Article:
this power is used to directly coerce individual people, but more routinely its
application is impersonal, establishing policies and making choices which shape the
conditions under which we all must live.” He develops the impersonal and structural nature
of capitalism by showing that “even those at the very top often feel their decisions to be
dictated by the internal logic of the system itself.” (5)

Williams ties power and authority, the ability to give/take away freedom and equality, to
the control of resources. I agree with this. It is why I think our fight has to center
around the fight for material resources and to be centered within those who need the
resources and are fighting for them. I call this the working class in its most inclusive
definition. That is, not just people who have jobs, but also including the families and
communities that are also without power, without capital, and who have resources withheld
from them.

I do not think we have to limit our fights to these issues, however. In fact, I think we
need to take on the entire social complexity that limits or diminishes us. But our basic
struggle is for resources: land, food, shelter, clean air and water, public space, time,
along with the respect and dignity due us as human beings. Williams breaks down the
arguments of the inevitability of the way things are by separating organization from
hierarchy. “[I]f society is to survive there must be some means of organization, but our
organizations need not be hierarchical and need not be driven by the profit motive.” (6)

Williams spends quite a bit of time laying out his vision of how a new society might be
organized: “as a decentralized network of democratically-run institutions and voluntary
associations.” He sees the need for flexibility by stating that “there may yet be some
sorts of activities most effectively or efficiently pursued by creating a single central
clearing house, or adopting a level of standardization, or appointing a steering
committee. Leadership, supervision, and even coercive authority may sometimes still be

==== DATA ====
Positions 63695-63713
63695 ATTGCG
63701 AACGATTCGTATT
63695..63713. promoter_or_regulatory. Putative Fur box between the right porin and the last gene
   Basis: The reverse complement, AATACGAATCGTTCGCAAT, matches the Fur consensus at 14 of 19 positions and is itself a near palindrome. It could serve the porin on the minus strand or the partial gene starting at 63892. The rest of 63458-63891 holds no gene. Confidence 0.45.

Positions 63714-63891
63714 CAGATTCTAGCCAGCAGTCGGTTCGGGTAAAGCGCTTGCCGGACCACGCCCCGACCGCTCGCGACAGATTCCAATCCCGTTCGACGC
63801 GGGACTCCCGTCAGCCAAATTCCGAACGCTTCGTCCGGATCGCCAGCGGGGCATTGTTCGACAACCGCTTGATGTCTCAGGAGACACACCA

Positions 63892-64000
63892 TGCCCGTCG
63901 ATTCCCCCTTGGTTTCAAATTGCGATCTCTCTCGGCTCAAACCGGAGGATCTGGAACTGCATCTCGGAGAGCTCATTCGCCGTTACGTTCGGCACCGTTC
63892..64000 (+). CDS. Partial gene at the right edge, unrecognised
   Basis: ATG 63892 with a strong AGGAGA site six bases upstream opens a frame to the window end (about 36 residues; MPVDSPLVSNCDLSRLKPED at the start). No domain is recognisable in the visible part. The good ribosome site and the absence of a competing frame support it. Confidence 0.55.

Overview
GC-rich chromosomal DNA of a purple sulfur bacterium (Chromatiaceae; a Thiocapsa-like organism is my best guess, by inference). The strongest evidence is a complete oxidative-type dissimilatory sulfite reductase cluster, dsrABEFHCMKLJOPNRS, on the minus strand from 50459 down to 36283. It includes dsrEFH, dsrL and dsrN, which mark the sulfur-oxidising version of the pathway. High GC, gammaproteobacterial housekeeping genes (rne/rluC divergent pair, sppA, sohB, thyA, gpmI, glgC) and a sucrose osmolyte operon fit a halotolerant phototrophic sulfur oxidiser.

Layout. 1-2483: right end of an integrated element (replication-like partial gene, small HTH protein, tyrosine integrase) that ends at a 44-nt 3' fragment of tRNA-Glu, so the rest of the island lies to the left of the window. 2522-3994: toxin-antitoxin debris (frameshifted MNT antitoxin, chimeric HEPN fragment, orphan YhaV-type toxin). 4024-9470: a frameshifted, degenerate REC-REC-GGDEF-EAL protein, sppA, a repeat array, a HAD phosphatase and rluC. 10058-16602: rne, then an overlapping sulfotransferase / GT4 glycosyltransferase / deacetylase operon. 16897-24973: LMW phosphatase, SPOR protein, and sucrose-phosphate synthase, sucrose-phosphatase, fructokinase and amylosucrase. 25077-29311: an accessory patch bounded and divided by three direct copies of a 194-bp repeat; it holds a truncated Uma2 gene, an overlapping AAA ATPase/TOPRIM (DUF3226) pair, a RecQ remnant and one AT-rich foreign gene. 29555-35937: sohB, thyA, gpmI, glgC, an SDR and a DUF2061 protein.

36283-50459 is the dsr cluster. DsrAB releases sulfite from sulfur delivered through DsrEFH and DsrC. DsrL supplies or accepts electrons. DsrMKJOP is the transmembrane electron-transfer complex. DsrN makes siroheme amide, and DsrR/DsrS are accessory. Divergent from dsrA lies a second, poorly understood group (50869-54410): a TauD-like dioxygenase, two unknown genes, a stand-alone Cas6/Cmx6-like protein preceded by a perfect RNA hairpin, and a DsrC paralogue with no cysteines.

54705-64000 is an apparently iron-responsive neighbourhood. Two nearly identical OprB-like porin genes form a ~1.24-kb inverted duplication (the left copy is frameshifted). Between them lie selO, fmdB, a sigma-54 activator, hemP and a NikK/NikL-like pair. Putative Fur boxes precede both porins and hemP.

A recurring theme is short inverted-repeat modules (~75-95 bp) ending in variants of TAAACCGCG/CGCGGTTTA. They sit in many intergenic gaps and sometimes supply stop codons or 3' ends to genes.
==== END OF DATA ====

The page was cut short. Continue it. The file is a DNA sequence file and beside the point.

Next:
necessary. The important thing is that any such position, or the exercise of such power,
would need to be understood as requiring at every stage a kind of justification.” His
vision clearly states that “the democratization of both power and resources would spell an
end to capitalism and class society. So too would it mean an end to the state . . . and
also demand of us all that we eliminate any stratification based on race, gender,
ethnicity, nationality, ancestry, sexual orientation, age, physical ability, or any other
prejudicial or extraneous consideration.”(6-7)

What Williams does not say is that the active fight for revolution, for a violent
overthrow of the capitalist system, is what would provide the basis for the type of
society he outlines. A new society does not just result, nor does democratization happen,
without a fight. It is in the course of this struggle that change occurs, both in the
minds of the people doing the struggling and in the concrete circumstances of their lives.

Reading Whither Anarchism?, I appreciate the way Williams unmasks the subtleties of how we
are impacted by the society we live in. For instance, I came of age politically in the
1960s and 70s, when a mass movement was alive in our cities and streets, everyday